Background: Our recent study demonstrated that selective aryl hydrocarbon receptor modulators (SAhRMs), such as 1,4-dihydroxy-2-napthoic acid (DHNA) act as antidepressants in female mice. Given that some effects of certain SAhRMs are known to also be mediated via estrogen receptor signaling, this study examined whether the effects of SAhRMs on mood, emotional state, and cognition are sex-dependent. Methods: C57BL/6N mice were fed with vehicle or 20 mg/kg DHNA for three weeks prior to four weeks of unpredictable chronic mild stress (UCMS). Mice were examined for depression-like behaviors (sucrose preference, forced swim test (FST), splash test, tape groom test), emotional state (open-field test, light/dark test, marble burying, novelty-induced hypophagia, elevated-plus maze), and cognition (object location recognition, novel object recognition, Morris water maze). Results: In females, UCMS decreased sucrose preference and increased FST immobility time; both effects were prevented by DHNA. In males, UCMS increased FST immobility time, and increased the latency to groom in the splash test. These effects were not mitigated by DHNA. However, in males, UCMS induced an increase in novelty-induced locomotion, an increase in the time spent in the light compartment in the L/D test, and an increase in the time spent with an object in a novel location. These effects were prevented by DHNA. Conclusions: Our findings indicate that DHNA has high potential to act as antidepressants in females. However, given classical interpretation, DHNA did not appear to act as an antidepressant in males. Nonetheless, our findings indicate that DHNA can mitigate stress effects and reactivity in males.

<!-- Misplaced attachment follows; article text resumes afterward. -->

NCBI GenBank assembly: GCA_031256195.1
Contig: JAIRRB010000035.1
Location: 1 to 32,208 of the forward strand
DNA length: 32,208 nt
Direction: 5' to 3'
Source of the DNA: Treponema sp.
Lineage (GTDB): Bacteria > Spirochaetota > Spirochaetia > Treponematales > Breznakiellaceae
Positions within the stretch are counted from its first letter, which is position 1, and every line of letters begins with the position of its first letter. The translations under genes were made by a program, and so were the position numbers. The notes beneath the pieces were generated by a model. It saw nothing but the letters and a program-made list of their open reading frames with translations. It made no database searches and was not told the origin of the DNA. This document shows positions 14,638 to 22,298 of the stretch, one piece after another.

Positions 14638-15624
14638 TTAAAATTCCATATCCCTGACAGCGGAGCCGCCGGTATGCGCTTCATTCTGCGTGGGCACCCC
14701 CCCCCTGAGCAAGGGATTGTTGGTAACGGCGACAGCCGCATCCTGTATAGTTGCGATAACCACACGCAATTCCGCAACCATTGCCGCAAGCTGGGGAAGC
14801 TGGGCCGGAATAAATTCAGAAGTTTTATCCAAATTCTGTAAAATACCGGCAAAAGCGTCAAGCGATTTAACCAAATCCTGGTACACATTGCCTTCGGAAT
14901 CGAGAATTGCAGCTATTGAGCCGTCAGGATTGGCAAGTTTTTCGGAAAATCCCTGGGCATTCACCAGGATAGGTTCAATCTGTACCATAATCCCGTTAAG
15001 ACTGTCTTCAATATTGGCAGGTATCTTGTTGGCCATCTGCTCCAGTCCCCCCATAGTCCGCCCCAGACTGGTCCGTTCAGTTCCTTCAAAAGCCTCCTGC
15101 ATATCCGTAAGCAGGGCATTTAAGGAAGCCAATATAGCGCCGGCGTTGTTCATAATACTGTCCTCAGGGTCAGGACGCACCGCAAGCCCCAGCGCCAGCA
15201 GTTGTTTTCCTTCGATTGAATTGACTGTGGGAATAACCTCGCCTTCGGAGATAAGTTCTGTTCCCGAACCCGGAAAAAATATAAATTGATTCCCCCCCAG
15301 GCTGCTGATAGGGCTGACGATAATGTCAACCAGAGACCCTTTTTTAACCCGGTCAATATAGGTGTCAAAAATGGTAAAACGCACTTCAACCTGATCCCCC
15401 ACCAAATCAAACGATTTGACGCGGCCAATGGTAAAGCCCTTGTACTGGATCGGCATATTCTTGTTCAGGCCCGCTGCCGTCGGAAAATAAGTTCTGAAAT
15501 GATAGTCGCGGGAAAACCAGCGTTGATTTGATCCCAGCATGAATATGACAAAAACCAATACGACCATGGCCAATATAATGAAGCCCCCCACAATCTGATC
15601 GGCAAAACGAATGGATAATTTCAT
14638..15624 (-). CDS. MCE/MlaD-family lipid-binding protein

- 1,4-Dihydroxy-2-naphthoic acid (DHNA)
- Aryl hydrocarbon receptor (AhR)
ASJC Scopus subject areas
- Clinical Psychology
- Psychiatry and Mental health